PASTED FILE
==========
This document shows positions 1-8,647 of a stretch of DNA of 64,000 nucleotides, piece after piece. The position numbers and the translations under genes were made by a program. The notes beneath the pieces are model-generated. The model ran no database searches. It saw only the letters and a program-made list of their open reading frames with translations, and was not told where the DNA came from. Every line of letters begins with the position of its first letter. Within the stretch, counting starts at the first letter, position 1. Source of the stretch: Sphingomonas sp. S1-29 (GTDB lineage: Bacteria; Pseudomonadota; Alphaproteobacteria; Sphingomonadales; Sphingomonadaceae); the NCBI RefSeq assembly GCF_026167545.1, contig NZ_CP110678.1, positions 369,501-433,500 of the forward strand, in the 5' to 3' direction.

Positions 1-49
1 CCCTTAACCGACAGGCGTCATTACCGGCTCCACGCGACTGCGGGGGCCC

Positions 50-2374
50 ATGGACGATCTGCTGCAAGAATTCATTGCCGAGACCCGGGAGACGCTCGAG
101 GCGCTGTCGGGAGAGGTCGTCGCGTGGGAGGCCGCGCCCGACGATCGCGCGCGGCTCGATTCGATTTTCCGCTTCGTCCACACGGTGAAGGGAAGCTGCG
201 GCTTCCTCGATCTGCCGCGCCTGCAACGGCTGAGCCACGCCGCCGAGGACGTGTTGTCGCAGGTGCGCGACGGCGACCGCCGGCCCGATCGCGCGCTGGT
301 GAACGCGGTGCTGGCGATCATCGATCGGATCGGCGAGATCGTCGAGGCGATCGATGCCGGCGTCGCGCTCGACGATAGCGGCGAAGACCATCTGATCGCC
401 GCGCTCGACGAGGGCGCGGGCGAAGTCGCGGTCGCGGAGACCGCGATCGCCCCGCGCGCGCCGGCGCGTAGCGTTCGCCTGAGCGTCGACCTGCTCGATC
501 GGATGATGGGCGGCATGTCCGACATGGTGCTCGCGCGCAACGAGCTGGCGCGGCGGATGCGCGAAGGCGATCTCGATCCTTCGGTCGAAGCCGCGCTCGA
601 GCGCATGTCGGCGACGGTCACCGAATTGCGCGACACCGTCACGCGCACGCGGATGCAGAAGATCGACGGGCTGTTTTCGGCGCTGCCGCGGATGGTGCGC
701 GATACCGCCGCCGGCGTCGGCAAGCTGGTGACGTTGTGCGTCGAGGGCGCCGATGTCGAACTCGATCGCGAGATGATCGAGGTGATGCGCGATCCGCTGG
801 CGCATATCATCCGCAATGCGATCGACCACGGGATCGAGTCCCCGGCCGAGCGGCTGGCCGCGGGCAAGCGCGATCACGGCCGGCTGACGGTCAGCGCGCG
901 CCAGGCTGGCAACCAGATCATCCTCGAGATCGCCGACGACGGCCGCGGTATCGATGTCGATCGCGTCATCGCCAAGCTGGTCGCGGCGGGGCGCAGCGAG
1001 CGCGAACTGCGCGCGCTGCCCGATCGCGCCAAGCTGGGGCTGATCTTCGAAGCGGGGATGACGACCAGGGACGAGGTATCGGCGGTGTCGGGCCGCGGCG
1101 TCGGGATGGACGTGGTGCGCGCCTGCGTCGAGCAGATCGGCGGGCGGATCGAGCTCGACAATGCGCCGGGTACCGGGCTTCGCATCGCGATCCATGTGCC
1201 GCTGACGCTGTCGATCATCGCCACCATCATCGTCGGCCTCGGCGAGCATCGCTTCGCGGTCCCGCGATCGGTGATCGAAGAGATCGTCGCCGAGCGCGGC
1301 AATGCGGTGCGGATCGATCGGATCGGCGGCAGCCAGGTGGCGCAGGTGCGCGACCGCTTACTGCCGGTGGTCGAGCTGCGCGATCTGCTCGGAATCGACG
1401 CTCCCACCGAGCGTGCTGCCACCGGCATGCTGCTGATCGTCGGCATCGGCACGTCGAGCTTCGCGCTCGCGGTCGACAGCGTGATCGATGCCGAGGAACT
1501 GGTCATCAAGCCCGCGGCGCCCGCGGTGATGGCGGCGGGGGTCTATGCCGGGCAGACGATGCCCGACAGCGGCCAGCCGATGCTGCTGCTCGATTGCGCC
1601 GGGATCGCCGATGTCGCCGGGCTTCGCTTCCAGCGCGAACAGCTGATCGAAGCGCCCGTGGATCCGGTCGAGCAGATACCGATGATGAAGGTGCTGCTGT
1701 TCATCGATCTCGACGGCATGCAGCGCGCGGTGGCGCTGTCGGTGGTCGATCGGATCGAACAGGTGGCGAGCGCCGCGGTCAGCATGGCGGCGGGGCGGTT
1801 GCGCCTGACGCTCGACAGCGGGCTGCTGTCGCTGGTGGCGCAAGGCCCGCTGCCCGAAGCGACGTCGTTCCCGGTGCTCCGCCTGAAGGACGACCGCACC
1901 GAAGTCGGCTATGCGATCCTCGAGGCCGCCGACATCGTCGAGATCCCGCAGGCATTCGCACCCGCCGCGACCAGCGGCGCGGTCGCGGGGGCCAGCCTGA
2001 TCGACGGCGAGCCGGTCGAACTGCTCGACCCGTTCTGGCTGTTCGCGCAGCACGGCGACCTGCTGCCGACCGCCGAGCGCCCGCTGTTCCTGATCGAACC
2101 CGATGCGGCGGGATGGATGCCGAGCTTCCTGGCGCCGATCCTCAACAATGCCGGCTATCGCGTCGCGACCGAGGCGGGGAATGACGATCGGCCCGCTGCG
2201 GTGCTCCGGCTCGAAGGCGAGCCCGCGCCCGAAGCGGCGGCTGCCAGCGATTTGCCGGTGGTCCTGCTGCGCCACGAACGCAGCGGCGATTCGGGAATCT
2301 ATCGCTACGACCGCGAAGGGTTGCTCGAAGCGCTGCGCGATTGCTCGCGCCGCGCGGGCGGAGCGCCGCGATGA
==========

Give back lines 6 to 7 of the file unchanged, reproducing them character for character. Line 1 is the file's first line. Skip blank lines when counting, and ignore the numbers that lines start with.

101 GCGCTGTCGGGAGAGGTCGTCGCGTGGGAGGCCGCGCCCGACGATCGCGCGCGGCTCGATTCGATTTTCCGCTTCGTCCACACGGTGAAGGGAAGCTGCG
201 GCTTCCTCGATCTGCCGCGCCTGCAACGGCTGAGCCACGCCGCCGAGGACGTGTTGTCGCAGGTGCGCGACGGCGACCGCCGGCCCGATCGCGCGCTGGT